You don't have to keep feeling like this.
Childhood trauma, like any psychological trauma, leaves deep mental scars that affect your mind, often as a result of PTSD, or Post Traumatic Stress Disorder (PTSD), which can keep you from recovering from; d long term trauma – years or even decades, in some cases.
There are many symptoms of PTSD you may not even realize that you live with you because you go through childhood trauma in your own way.
The nature of your trauma – together with your childhood history and relationships – contributes to your PTSD symptoms, which means they can be complex and range from the typical ones.
Your symptoms and your life Yes change. You don't have to live like this. This can all be resolved.
If you ask yourself, "Do I have PTSD?" then you probably have noticed some types of behavior or symptoms of concern. So what is PTSD?
It could help to know the trauma definition and if the symptoms you have are "typical" to this disorder.
Remember, however, are you. It will not have the same meaning or symptom as you experience the repercussions of your trauma.
Here are some “general” signs or symptoms of PTSD:
- Distressed, unwanted memories of the traumatic event
- Remove the traumatic event as if it were happening again (flashbacks) t
- Unwanted dreams or nightmares about the traumatic event
- Serious emotional distress or physical reactions to something that reminds you
- Try to avoid thinking or talking about the trauma
- Avoid places, activities, or people that remind you
- Negative thoughts about you, others, or the world
- Despair for the future
- Memory problems
- Difficulty maintaining a close relationship
- Feel apart from family and friends
- Feeling emotionally numb
- Being scared or easily scared
- Always be vigilant for danger
- Self-destructive behavior, such as drinking too much
- Sleep heavily
- Trouble concentrating
- Overwhelming guilt or shame
Most of these reactions are trauma, and there are many cases of PTSD. What lies at the heart of your dreams, nightmares, negative thoughts about yourself, the guilt, and all your shame is a complex meaning.
To calculate the effects of childhood trauma, these need to be understood. You have lived through terrorism. This horror has stimulated feelings that differ from you.
PTSD is about intimidation. When you have experienced childhood trauma, you were in a position of helplessness. Now, the trauma lives in your symptoms and your constant fears.
How does this happen?
When afraid, people respond with a "fight" or "flight" response. But what happens when you can't either fight – or escape – because there is nowhere to go?
That is trauma. You feel you have been stuck helpless in an uncontrollable situation.
In trauma, you are “escaping” in your mind through what psychologists call it united. A disconnect means that you disconnect yourself from your emotional reactions during the trauma and do not feel anything.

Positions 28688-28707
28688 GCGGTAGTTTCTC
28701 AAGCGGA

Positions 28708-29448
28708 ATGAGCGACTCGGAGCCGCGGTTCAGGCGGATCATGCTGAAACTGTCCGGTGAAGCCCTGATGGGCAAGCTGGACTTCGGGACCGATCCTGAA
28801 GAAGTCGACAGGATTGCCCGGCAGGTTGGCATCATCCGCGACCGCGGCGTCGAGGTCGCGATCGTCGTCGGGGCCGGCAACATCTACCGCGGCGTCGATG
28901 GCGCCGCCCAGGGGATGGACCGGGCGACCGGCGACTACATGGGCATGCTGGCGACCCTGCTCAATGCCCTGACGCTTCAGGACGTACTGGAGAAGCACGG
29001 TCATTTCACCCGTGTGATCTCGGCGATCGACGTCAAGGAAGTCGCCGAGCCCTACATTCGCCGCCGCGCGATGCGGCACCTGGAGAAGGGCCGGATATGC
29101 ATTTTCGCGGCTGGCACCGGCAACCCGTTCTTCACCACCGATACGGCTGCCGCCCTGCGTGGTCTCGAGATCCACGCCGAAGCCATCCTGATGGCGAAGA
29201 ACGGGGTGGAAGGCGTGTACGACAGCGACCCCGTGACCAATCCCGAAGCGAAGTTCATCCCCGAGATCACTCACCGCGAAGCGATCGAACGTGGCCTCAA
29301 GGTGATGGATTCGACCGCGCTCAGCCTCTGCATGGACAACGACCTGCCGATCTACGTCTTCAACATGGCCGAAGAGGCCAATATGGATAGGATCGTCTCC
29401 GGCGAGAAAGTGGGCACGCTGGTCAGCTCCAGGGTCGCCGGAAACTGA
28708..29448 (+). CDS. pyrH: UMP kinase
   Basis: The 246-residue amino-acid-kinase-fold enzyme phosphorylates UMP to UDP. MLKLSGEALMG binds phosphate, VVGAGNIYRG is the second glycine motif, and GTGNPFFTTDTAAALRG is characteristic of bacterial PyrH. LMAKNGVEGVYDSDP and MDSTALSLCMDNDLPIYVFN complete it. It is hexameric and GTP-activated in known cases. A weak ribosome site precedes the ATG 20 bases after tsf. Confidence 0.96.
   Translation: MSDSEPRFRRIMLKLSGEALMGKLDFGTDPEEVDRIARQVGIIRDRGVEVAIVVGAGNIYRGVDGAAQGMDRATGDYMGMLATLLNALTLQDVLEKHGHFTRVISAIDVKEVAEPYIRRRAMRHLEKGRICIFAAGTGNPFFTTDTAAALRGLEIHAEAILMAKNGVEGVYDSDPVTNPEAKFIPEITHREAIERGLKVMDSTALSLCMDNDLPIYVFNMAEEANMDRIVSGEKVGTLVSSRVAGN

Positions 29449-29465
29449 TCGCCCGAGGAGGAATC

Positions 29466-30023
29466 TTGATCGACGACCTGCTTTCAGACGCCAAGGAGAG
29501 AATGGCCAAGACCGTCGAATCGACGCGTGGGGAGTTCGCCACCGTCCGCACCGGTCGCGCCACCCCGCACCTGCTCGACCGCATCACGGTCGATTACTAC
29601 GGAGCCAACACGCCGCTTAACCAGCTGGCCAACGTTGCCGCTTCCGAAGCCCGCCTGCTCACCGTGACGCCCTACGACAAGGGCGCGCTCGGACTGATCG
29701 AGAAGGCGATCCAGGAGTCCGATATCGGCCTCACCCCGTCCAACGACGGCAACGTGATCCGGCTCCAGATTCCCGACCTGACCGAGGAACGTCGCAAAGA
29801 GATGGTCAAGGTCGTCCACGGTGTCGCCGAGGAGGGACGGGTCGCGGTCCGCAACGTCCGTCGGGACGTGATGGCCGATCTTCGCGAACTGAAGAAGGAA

In fact, you may feel that you are floating when it happens; as if the one would not really experience the trauma you. This is a kind of "flying."
Many times, that trauma comes back in nightmares, live flashbacks, or different ways you re-live over and over again. Even if you don't have the flashbacks or nightmares, there are other ways you re-live traumatic fears.
The riot lives deep in your bones and you can't dispose of it, even if you thought you did it.
Here are 8 ways you might be responding if you are suffering from PTSD because of trauma: t
1. You are over-cautious and vigilant
Your mind is very alert. It's not something that you deliberately do; it is the effect of trauma.
You scan the world constantly for evidence of danger; don't feel safe anywhere; unable to sleep. You check the locks twice. You're afraid to go anywhere on your own, especially at night.
Yet, it is also difficult to trust that anyone will keep you safe. The world seems out of control. Anything could happen and you're helpless to stop it.
Your only choice, your unconscious mind, is to keep a close eye on everything and everyone around you. This way, perhaps, you can defend yourself this time.
2. You feel dangerous around every corner
Childhood trauma means you are it was at risk. This led to your brain (your unconscious mind deeper) to believe that danger can occur at any time.
You were helpless, and nobody was safe to turn to. Your trauma may have been caused by someone who was supposed to care for you.
You've been very alert, having to look after yourself, by being very careful.
You need to feel control, and know what it is like not to be. Your mind remembers powerless trauma. An over-surveillance and worry about danger have been designed to protect you.
You'll keep an eye out for yourself because no one else can be trusted to keep you safe – especially from the disaster you are certainly imminent.
3. You have a sense of anticipation soon
Yes, you feel there is a danger around every corner. But even worse the horror is that catastrophe is breaking up imminent.
Believe it or not, this riots will often be annoyed if you have anything good. The disaster you expect is sure to take good things away.
Someone could die. You could be killed. Everything will fall apart. You're afraid to make a wrong move.
Sometimes that horror makes you fear going out. Fear to drive. Worried about going to sleep. Even at times panic about what you eat. You are afraid to separate from loved ones.
4. You are afraid of anger, fighting back, or speaking out
Anger is a frightening feeling. You are afraid that you will hurt someone, make them go away, or they will retaliate. So your anger may be hidden, even of you own.
Or, when you are sorry, it could come out in big explosions, frustrating that makes you scared or guilty. You 're struggling very hard to manage it, as you try to control everything else.